mushrooms cooked by sautéing

How to Sauté Food

Everyone who loves cooking should have the skills of Sautéing food. It is a fast cooking technique that results in healthy and tasty meals. To sauté food you only need a skillet and a little amount of cooking oil. This technique of cooking entails cooking food with a small amount of fat in a frying pan Let’s learn how to sauté food in the following explanations below.

What does the sautéing food mean?

Sautéing means to brown or cook food quickly over a fairly high source of heat using a small amount of fat or oil in a wide and shallow heavy-based pan.

The word “sauté” comes from the French verb “Sauter,” meaning “to jump.” This term is therefore used for two major reasons: first, the food tends to “jump” around in a hot pan when it’s being cooked in a small amount of oil. Second, the technique often uses wrist action to toss food in the pan, giving it a jumping look.  You need the right equipment to sauté like a pro–chef.

What you need to be able Sauté food

One needs basically three essential items to be able to sauté food. These include;

  1. A sauté pan
  2. Some cooking oil/ butter
  3. a spatula

What is a Sauté Pan?

A sauté pan is the best option for anyone planning on sautéing their food. A sautépan has sides that are a little taller than the sides of a frying pan. The use of the taller sides is to keep food from spilling out of the pan as food is shaken, stirred, and flipped. Sauté pans are manufactured in a variety of materials such as aluminium, stainless steel, and enamelled cast iron; choose the best that you think will work for you flared or slanted. They also often come with lids, because some foods benefit by finishing the cooking process covered.

How to select the best material for the sautéing pan

The best sautéing pan material is either stainless steel or PTFE nonstick

Stainless steel skillets are the best choice it is non-reactive to acidic foods unlike cast iron, copper, or aluminium. Non-stick pans are easy to work with and clean, however, they should be cleaned by hand with soft rubber to avoid scratching of the non-stick coating.

What is the best oil to use for sautéing? 

The right oil for use will largely depend on what you’re cooking.  One should keep in mind the smoke point of the oil which is the point at which your oil will start to boil off. Some recipes will require high heat and oil 3with a high some point while others will require low heat and oil with a low smoke point. Butter, for example, has a lower smoke point as compared to olive oil.

How to Sauté food Step by Step

Step 1: Heat up Your Pan

The first step when sautéing is to heat up your pan before you add in the oil. It’s best to start on medium heat if you’re using a nonstick pan. If you’re using stainless steel, start with the pan dry, and let it heat for a moment before adding oil. While If you’re working with nonstick, add a small amount of oil before you turn on the heat.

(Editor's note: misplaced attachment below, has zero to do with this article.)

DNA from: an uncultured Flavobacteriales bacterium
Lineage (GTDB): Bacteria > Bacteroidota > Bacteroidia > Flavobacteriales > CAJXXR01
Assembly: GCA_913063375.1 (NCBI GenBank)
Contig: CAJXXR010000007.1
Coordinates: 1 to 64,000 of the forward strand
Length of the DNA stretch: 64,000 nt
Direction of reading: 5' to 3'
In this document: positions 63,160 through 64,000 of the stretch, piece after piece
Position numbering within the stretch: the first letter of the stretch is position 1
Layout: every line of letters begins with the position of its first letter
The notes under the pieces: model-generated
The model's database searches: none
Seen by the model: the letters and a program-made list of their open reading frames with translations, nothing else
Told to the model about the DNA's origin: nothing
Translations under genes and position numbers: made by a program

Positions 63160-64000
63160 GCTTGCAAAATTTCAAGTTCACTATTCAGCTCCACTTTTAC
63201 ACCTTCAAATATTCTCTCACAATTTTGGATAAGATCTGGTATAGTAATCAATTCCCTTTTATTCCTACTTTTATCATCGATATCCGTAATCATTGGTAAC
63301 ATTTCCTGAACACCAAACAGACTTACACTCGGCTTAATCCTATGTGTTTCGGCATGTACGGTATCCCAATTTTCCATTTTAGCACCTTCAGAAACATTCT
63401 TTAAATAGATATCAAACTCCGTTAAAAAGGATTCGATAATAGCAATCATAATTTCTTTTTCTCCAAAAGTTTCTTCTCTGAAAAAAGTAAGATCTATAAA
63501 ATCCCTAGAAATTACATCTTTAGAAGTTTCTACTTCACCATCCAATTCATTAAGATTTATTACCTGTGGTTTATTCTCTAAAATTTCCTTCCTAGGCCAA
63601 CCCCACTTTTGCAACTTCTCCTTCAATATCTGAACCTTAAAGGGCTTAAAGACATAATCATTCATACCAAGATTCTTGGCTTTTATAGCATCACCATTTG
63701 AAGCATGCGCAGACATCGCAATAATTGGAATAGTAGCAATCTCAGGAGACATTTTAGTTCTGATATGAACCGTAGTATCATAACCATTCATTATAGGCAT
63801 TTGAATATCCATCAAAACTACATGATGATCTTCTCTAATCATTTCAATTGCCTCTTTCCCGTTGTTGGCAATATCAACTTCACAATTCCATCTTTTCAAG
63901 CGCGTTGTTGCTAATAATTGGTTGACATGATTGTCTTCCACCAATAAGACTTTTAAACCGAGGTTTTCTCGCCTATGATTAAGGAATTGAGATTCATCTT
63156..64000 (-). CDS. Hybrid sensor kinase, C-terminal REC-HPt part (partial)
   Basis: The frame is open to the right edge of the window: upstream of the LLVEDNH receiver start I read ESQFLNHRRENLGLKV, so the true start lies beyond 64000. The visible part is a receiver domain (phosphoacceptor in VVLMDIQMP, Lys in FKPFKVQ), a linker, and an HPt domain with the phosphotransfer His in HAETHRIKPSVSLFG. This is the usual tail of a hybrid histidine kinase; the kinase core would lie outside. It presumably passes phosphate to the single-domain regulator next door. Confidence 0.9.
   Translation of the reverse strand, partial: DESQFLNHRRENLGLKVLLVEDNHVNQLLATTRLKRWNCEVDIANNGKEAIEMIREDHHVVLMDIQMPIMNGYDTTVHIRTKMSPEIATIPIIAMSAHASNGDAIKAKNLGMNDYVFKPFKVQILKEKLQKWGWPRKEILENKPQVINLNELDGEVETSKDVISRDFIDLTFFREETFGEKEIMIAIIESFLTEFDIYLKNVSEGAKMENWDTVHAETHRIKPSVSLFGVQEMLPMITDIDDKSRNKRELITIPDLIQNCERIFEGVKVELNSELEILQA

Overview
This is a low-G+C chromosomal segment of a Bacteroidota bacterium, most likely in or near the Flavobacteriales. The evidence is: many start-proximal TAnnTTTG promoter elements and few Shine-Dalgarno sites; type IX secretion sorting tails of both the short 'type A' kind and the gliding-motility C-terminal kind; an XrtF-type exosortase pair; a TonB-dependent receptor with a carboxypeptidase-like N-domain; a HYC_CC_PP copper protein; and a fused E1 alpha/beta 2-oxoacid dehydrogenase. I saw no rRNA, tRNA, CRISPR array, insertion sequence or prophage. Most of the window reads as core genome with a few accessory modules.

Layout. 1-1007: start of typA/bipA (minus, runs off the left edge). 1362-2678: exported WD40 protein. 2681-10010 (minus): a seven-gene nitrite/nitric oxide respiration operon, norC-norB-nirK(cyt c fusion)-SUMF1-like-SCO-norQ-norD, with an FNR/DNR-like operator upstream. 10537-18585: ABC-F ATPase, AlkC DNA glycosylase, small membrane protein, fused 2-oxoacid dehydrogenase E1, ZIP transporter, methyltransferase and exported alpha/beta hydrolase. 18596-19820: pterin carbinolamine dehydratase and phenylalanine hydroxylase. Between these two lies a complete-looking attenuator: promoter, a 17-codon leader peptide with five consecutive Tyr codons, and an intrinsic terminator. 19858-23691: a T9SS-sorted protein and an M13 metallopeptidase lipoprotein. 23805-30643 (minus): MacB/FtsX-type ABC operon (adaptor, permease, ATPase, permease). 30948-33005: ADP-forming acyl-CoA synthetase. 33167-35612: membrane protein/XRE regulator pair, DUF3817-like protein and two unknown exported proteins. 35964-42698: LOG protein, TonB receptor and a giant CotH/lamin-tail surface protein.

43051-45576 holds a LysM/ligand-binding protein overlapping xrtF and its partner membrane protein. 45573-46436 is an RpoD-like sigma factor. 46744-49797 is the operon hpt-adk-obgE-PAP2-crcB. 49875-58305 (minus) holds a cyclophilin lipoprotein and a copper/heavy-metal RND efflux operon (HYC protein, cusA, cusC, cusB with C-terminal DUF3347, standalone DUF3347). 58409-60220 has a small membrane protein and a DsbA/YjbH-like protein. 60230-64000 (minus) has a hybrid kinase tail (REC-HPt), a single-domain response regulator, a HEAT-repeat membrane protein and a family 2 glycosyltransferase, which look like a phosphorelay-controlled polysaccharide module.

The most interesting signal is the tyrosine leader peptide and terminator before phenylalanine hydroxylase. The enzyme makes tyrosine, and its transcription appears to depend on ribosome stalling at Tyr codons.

Check if your stainless steel pan is ready by adding a small amount of water to the bottom of the pan. If the water turns into a ball and rolls around the pan, the pan is ready.

Step 2: adding the oil

Add just enough oil to coat the bottom of the pan, this recipe does not need your food swimming in a lot of oil as in the deep frying method. Pour just a splash of oil on the pan and swirl it around so it coats all around the walls of the pan.

When using a stainless steel frying pan, wait a moment for the oil to heat up as well: both the oil and the pan to be hot before you can add your food. The oil will simmer only when it’s hot enough.

Step 3: Adding Your Food to the suate pan

Cut the meat or vegetables into small pieces

Add the vegetables or meat to the frying pan and make sure that it is evenly distributed. The food should be arranged in a single layer covering the surface area of the pan. Overcrowding the pan will lead to rapid cooling of the pan. This will make the pan to be less efficient making the food cook unevenly

Cooking meat and veggies are similar the difference are majorly in the time you will need for each of them is different. Sautéed sliced chicken breast or sautéed vegetables use the exact same technique of sautéing.

Step 4: Flip it or Stir up your food

Flipping your food over is the best way to evenly distribute food in your skillet. The rounded edges of a skillet are perfect for sautéing because they will allow you to flip the food in the pan with one hand.

When your food has sautéed enough on one side, hold the handle of the skillet, tilt it slightly away from yourself and flick it upwards quickly. You need to use just enough force to be able to make the food ump in the air and turn over just before it lands back in the pan.

Sautéing is different from stir-frying. You don’t need to over-stir; instead, let your food cook without agitating it before you flip it. You only need to flip a few times at most.

Step 5: Knowing When It’s Done

You’ll need to keep watch out for your food with your eyes, nose, and sense of feel to know when the food is done. Being alert will save you from having overcooked or under-cooked food, sautéing, in general, is a quick-cooking

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